". . . that he was born in Chingkang, Amoy, China, on April 20, 1909 (p. 2 t.s.n., session of Jan. 16, 1960); that he is a citizen of Nationalist China (p. 2, t.s.n., id.; Exhibit E, p. 16, folder of exhibits); that he immigrated to the Philippines on November 28, 1928 (p. 2, t.s.n., id.); that he registered with the Bureau of Immigration (p. 2, t.s.n., id.; Exhibits D, D-1, pp. 14-15, id.); that he remarried Lee Ten in Manila in 1940 in accordance with Philippine customs and laws although he had already married her in China in 1930 (p. 3, t.s.n., id.,; Exhibit F, p. 17, id.); that his wife bore him six children: Marcela, William, Manuel, Juanita, Lolita and Delia; all of whom, except Marcela stopped schooling in 1958 due to poor health, are enrolled in schools recognized by the Government where Philippine government, history and civics are taught (pp. 3-6, t.s.n., id.; Exhibits G, H, H-1, J, J-1 to J-6, pp. 18-38, id.); that he went to China in 1929 1933 and 1937 to visit his parents (p. 6, t.s.n., id.); that he is now a merchant with a yearly income of about P29,000.00, paying all taxes to the Government (p.6, t.s.n., id. Exhibits C, C-1 to C-5, K-7, pp. 7-13, 46, id.); that he speaks and writes English and Tagalog (p. 7, t.s.n., id.; Exhibit 1, p. 49, id.); that he mingles socially with Filipinos (p. 7, t.s.n., id.); that he is a Protestant (p. 8, t.s.n., id.); that he is not suffering from any contagious or incurable disease (p. 8, t.s.n., id.; Exhibit K-9, p. 48, id.); that he has a sincere desire to learn and embrace the traditions, customs and ideals of the Filipinos (p. 9, t.s.n., id.); that he was fined P20.00 for illegal construction of his house in 1951 which fact he failed to state in his declaration of intention (pp. 7, 16, t.s.n., id.; p. K-1, p. 40, id.)."cralaw virtua1aw library
Upon the other hand, appellant’s character witnesses, Atty. Enrique C. Corpus and Joel M. Iglesias, testified that they respectively had known him since 1945 to be a person of good reputation and morally irreproachable, fair, courteous, attached to the principles underlying the Philippine Constitution, disposed to the good order and happiness of the Philippines, and that if admitted as a citizen, he would become an asset to the country.
On the question of whether the finding made against appellant in the previous proceeding to the effect that he lacked the requisite moral qualification or moral character is a permanent bar to his acquiring Philippine citizenship, we have found the following cases to be more or less pertinent:chanrob1es virtual 1aw library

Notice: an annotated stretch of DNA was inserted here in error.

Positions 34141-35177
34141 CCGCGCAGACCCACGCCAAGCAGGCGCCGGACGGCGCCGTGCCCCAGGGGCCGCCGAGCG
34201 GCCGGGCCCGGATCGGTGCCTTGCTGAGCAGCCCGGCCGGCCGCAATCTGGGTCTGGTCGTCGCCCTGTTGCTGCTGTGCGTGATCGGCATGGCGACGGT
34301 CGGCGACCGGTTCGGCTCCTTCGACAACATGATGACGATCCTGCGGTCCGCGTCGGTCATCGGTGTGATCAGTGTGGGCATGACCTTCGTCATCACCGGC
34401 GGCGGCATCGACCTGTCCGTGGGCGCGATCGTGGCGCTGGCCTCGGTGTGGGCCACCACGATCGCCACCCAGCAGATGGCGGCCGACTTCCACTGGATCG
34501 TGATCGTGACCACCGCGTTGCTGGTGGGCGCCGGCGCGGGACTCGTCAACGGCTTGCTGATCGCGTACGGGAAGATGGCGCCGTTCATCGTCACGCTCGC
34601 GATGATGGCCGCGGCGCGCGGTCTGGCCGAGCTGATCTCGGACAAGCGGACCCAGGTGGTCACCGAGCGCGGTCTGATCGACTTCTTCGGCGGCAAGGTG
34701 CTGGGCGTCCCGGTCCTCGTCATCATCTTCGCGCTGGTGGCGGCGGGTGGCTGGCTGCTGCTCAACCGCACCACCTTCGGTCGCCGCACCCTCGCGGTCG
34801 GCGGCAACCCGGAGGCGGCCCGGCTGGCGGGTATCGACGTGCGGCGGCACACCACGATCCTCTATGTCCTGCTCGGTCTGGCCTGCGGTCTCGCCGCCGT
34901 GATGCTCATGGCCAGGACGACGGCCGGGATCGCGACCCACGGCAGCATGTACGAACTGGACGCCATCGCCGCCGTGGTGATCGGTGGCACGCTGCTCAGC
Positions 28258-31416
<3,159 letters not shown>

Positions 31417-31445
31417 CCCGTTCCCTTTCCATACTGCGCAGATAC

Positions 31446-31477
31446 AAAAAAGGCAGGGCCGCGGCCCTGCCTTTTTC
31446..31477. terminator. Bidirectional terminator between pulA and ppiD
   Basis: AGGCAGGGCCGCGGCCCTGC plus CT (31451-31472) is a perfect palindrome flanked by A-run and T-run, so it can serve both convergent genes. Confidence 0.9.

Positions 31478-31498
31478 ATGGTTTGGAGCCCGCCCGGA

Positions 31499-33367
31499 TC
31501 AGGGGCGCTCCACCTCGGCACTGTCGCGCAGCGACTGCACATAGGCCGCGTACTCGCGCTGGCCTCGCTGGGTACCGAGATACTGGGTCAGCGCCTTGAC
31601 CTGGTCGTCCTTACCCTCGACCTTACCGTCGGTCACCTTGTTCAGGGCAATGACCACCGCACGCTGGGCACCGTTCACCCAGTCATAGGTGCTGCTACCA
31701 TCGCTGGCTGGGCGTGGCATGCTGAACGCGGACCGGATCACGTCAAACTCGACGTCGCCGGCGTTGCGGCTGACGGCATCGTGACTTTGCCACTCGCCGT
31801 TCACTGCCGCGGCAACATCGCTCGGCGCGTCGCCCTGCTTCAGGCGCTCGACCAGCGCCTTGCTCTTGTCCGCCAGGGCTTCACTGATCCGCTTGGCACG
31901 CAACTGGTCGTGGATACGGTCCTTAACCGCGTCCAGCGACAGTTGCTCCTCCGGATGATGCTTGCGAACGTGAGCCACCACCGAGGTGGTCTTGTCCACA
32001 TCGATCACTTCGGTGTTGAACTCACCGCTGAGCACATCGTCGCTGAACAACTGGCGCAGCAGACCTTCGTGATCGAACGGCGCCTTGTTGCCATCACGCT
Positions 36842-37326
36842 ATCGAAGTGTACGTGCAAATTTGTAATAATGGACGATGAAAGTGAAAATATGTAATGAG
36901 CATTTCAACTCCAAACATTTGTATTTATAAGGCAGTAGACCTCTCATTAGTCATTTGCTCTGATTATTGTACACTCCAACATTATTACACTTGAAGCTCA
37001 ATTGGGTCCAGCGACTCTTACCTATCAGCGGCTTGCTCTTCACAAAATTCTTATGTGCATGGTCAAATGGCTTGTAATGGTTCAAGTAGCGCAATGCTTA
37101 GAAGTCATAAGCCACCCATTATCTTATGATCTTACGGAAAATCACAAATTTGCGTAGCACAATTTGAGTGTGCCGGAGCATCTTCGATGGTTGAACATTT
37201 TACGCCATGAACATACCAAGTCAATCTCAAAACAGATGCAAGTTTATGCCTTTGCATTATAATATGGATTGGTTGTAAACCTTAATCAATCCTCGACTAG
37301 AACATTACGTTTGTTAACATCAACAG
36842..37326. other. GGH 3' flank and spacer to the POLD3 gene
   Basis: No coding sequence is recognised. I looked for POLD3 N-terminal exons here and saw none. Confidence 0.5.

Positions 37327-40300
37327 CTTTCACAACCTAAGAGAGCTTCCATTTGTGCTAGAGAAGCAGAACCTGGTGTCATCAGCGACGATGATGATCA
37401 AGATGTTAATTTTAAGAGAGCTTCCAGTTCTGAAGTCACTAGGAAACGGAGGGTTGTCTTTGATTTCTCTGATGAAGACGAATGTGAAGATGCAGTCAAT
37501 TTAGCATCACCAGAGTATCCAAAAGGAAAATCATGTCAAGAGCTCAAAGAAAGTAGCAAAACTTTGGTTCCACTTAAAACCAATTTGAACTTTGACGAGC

In Yu Lo, appellant v. Republic, G.R. No. L-4725, October 15, 952, we affirmed the decision of the lower court denying therein appellant’s petition for citizenship on the ground of improper and reproachable conduct, having cohabited with a woman and maintained with her what the law considers illicit relations but "this denial of appellant-petitioner for Naturalization is without prejudice to a renewal thereof if and when the petitioner shall have seen his way clear to mending his ways such as for instance, legalizing his relations with the mother of his children by marriage, civil or religious, so as to comply with the requisites of the law naturalization."
In Sy Kiam v. Republic, G.R. No. L-10008, December 18, 1957, we also dismissed the petition therein involved but without prejudice to a renewal thereof provided applicant had observed irreproachable conduct after his marriage for the five year period required by Section 3, Commonwealth Act No. 473 of aliens who are married to Filipino women, provided no other disqualification appeared.
It may be inferred from the above decision that the finding of lack of irreproachable conduct or moral character based on specific acts does not necessarily constitute a permanent bar to the acquisition of Philippine citizenship by an alien, this being still feasible if for a reasonable period of years after the denial of his application on that particular ground, he successfully proves in the requisite proceeding that he had observed irreproachable conduct and had shown himself to be of good moral character.
In the case before Us, the evidence of record is not sufficient to prove that, subsequent to the denial of his first application, appellant had observed irreproachable conduct and had been a man of good moral character for a number of years sufficient to give the State a reasonable guaranty that he will continue to be so. In fact, the final decision upon his previous application for citizenship was promulgated on January 8, 1958, and his second application was filed a little less than one year thereafter. In view of this circumstance, we can not find that the lower court erred in denying his petition for naturalization.
WHEREFORE, the decision appealed from is affirmed, with costs.
Bengzon, C.J., Bautista Angelo, Concepcion, Reyes, J.B.L., Regala, Makalintal, Bengzon, J.P. and Zaldivar, JJ., concur.
Barrera and Paredes, JJ., took no part.